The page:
Koho Vs. Stack: Junior Account
Junior Accounts allows kids and teens to control their funds and learn good spending habits. However, there aren’t a lot of options available through digital banks.
Koho users must be the age of majority in their province. The age of majority is 18 in six Canadian provinces, with age 19 for the remaining areas. As Koho doesn’t accept minors as applicants, there are no Junior Account options.
Stack also follows the age of majority rule. There are currently no accounts for kids, but it is something there’s considering. So if you’re considering a prepaid card for a youngster, you might not need to wait too long before it’s an option through Stack.
Koho Vs. Stack: Joint Account
Two or more individuals can share a Joint Account. The account is usually split between couples or family members but has also seen use between roommates or individuals with shared assets.
With the Koho Joint Account, users and family members or partners can earn rewards faster. In addition, joint accounts access the same advantages, such as high-interest savings accounts and free Interac e-transfers.
Joint account holders receive separate physical cards and separate virtual cards. For example, suppose you and your fellow joint account holder have different addresses. In that case, Koho will send the physical cards to the individual addresses.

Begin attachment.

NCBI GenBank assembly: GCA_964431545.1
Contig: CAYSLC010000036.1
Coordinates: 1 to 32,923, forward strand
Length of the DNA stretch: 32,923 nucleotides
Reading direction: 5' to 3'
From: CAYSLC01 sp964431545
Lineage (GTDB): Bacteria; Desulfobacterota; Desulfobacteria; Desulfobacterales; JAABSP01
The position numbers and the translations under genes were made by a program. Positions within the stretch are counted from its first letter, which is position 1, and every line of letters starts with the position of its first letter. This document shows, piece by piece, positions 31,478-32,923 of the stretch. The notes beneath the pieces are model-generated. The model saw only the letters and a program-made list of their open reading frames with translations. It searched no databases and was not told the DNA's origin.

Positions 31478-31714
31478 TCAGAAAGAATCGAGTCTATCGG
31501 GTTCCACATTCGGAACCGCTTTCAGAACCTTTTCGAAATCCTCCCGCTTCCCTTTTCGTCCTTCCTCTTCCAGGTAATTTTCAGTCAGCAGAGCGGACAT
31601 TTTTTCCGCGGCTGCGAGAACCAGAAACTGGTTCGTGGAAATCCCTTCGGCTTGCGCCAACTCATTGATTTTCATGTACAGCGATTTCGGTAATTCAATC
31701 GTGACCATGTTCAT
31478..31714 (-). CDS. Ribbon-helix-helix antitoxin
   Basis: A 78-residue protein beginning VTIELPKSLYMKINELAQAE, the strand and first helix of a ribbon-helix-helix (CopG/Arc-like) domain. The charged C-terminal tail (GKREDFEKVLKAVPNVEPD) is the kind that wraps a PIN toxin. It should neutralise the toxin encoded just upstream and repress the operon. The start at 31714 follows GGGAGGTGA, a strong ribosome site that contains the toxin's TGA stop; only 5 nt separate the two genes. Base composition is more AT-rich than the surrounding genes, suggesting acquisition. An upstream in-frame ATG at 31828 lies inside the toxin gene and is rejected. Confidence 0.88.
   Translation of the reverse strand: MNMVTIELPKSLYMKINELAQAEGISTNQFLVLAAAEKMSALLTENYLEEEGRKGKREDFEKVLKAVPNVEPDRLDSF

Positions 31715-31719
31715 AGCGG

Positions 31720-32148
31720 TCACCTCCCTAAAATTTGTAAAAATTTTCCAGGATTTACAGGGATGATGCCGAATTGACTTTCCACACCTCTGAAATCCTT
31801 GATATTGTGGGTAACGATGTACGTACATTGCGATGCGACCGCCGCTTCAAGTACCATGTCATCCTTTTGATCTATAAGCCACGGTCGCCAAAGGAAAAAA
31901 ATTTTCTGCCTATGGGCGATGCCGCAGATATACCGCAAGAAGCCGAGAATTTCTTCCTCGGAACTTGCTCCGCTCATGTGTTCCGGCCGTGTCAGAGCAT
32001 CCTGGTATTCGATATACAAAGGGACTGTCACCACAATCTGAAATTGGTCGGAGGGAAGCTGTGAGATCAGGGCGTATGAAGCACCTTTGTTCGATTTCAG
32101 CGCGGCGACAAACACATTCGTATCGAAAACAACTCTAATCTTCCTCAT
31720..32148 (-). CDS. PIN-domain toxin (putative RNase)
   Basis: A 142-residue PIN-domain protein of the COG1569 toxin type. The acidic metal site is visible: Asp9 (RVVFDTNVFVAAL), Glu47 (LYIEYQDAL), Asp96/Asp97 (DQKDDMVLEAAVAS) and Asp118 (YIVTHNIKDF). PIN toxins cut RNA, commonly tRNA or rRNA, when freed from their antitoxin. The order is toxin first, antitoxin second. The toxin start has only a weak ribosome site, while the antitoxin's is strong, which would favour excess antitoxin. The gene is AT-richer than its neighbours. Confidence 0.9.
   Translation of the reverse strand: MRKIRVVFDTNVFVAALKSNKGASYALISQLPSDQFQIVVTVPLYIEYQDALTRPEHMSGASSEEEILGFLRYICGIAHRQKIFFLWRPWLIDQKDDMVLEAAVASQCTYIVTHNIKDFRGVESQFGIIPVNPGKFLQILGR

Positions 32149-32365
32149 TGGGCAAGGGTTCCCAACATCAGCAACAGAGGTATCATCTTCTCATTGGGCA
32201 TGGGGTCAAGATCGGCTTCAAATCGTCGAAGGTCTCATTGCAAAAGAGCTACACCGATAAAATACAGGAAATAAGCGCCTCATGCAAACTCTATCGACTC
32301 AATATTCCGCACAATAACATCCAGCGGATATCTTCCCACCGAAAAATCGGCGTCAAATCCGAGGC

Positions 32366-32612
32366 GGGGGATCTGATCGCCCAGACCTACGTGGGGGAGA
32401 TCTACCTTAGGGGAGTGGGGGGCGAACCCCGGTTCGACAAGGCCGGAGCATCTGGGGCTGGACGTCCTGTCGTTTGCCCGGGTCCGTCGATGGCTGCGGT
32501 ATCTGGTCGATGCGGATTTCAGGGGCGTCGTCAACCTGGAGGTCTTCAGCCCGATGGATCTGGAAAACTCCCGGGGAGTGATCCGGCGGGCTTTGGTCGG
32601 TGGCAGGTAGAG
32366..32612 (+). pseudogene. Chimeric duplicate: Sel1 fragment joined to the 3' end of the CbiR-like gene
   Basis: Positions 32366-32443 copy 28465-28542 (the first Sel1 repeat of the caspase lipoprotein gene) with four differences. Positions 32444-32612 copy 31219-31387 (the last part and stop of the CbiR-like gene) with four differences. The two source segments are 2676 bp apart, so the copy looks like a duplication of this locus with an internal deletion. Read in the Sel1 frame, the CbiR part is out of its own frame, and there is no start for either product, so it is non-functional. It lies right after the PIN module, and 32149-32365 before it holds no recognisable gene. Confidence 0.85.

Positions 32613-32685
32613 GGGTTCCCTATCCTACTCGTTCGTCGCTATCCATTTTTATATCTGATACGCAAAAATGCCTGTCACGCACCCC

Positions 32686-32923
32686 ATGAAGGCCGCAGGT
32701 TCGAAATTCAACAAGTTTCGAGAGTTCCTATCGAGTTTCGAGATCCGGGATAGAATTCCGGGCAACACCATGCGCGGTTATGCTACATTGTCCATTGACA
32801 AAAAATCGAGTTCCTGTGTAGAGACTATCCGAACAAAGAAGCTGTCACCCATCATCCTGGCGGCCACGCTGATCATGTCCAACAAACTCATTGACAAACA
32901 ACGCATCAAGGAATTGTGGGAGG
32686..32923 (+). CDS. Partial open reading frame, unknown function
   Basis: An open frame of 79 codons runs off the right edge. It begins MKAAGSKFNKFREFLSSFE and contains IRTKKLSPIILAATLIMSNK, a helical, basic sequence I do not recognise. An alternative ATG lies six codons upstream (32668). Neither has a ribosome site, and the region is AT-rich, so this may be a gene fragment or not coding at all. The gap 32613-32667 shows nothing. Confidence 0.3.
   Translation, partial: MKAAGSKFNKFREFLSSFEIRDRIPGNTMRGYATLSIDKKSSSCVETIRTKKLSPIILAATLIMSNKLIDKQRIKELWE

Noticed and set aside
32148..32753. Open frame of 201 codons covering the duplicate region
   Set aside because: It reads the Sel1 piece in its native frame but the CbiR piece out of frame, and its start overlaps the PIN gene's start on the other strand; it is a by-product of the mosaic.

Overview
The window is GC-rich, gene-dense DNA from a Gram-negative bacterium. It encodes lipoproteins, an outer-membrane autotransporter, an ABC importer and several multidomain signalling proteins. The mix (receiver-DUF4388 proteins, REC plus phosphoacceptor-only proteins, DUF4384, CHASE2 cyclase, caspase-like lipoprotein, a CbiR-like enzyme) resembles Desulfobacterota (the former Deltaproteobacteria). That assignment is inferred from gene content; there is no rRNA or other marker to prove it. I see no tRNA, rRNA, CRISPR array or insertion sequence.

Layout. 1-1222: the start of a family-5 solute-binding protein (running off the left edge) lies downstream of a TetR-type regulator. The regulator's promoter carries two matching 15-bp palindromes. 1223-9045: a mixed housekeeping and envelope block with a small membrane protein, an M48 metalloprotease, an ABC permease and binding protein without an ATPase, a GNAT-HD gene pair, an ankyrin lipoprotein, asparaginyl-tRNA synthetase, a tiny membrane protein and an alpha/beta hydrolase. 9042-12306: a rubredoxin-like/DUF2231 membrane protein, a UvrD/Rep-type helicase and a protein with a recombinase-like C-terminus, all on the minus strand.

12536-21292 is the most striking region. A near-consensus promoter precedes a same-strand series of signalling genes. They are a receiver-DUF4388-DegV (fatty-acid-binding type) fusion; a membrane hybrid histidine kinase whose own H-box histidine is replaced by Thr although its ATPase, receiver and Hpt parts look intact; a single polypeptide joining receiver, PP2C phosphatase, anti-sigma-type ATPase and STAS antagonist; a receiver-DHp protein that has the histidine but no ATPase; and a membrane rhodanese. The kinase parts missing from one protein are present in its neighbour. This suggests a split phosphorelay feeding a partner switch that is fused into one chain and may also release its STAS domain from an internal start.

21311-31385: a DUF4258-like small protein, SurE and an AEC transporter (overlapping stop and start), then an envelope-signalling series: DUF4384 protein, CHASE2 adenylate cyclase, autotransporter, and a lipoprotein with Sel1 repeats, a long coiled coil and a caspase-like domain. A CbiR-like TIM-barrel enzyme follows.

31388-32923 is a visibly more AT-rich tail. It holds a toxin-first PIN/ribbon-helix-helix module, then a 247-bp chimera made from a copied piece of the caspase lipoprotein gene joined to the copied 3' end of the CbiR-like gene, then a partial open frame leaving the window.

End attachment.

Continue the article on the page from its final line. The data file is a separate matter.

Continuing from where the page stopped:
If users lock their card, it only affects their card, not the joint account. So the other user can continue to use their card as usual.
There are both Personal PowerUps and Joint PowerUps. Either user can cash out the Joint PowerUps, while Personal PowerUps only apply when using your personal card.
Similarly, when Joint Account users set up a roundup amount, that only applies to their card. You can’t force your joint user to use the feature.
The maximum Joint Account balance is $20,000. The daily limit per transaction and ATM withdrawal limits are the same as an individual account, $3,000 and $600, respectively.
Unfortunately, Joint Accounts aren’t available through Stack.
Suppose you know you won’t need to share an account anytime soon. If that’s the case, you can always recommend friends to take advantage of referral bonuses and splitting bills through the Stack app.
Adding Funds to Your Account